I made many poor choices as a mother. My son, who is an adult now has also made some poor choices. I don’t blame myself for the choices my child has made as an adult however I can take personal responsibility for my role in his life when he was young. I wasn’t into motherhood and I found distractions like hanging out at night clubs, dating losers and getting involved in various careers to avoid playing the role of a nurturing mother. My son’s father, nor I set a healthy foundation for our child to spring from.
My soon to be released memoir, “Buy Your Own Damn Cocktail” is my journey of learning the power of taking personal responsibility. A reviewer for my memoir said, “You have a way of allowing the reader to feel your pain without feeling sorry for you.” I am able to do this because instead of playing the victim I choose to take responsibility for what happens to me and become a victor. Taking personal responsibility enables me to learn and empower myself. Getting stuck on what happened to me is paralyzing .
The Power of taking personal responsibility melts anger, resentment and hate, and makes it easy for you to forgive yourself and others because you soften your stance when you realize you’re an equal player in everything that happens to you. Take a stand and honor your role in everything and anything that happens to you and you’ll find yourself feeling free.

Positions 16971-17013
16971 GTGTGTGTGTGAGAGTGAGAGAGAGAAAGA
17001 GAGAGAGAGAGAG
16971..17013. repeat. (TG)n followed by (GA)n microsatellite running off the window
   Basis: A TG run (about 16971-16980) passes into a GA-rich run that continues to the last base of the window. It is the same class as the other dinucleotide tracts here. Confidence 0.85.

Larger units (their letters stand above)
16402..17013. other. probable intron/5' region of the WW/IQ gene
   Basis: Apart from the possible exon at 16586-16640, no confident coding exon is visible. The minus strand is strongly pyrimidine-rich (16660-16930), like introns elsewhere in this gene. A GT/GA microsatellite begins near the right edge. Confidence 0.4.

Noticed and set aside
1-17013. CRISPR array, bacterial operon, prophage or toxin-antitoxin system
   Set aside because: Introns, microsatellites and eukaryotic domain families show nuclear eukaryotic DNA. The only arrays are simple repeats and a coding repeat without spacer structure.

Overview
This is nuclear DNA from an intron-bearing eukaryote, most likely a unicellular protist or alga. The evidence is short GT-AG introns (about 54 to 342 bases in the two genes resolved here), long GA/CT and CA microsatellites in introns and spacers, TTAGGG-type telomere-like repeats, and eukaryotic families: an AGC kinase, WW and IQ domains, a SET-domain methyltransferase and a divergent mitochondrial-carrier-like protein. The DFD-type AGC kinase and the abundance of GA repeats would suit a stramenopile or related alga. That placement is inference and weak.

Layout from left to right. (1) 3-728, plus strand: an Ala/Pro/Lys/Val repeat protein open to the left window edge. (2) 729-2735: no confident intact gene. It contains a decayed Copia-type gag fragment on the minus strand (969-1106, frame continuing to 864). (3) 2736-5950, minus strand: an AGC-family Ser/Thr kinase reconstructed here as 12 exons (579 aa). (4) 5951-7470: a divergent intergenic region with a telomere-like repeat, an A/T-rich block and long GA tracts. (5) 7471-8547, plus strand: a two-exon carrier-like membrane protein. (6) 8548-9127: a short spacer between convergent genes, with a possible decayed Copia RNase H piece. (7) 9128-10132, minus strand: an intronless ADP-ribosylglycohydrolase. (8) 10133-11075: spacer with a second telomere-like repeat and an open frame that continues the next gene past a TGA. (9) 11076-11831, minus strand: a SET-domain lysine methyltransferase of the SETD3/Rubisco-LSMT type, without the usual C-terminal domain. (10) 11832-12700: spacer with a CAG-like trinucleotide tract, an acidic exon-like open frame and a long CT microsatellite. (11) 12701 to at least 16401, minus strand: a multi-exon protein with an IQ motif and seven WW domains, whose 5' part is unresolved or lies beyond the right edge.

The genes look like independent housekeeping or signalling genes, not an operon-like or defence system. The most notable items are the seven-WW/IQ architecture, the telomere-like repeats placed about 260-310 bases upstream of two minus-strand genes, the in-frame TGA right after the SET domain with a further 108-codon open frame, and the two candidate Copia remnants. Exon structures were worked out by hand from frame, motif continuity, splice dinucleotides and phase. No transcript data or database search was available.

There is individual and group responsibility. Often today, people who behave poorly cry racism and discrimination. Sometimes what is called racism is simply poor behavior colliding. All isms exist however when we brush off situations as racist, sexist and discriminatory without seeing our role we don’t take the opportunity to see how we can make improvements within ourselves. In order for the consciousness of a people to expand, we’ll have to call out ourselves, friends and relatives, when we or they behave poorly.
Many Americans want free government health care yet many aren’t interested in taking personal responsibility for their “personal” health. Some abuse their bodies with food, cigarettes, alcohol and drugs and feel the responsibility for their health is the role of the government. I am for affordable health insurance and medical care however taking responsibility for our “personal” health means we must individually first make the effort to do the best we can to ingest healthy foods and exercise to lessen the burden on the government and tax payers. The government and doctors can provide medical care such as pills and surgery however true health care is individual.
The Power of personal responsibility helps you:
1. Take necessary action to create change.
2. Helps you become empowered
3. Gives you a choice of being a victim or a victor
4. Helps you become bigger than your problem
5. Shifts you into the mode of “What I do with what happens to me is more important than What happens to me.”
6. Helps you forgive yourself and others
7. Remove the shadow of shame and embarrassment
8. Become wise men and wise women
9. Realize problems are just opportunities for you to transform, grow and become enlightened
10. See the gift of understanding and compassion in yourself, others and in any situation regardless of how awful you or others may appear.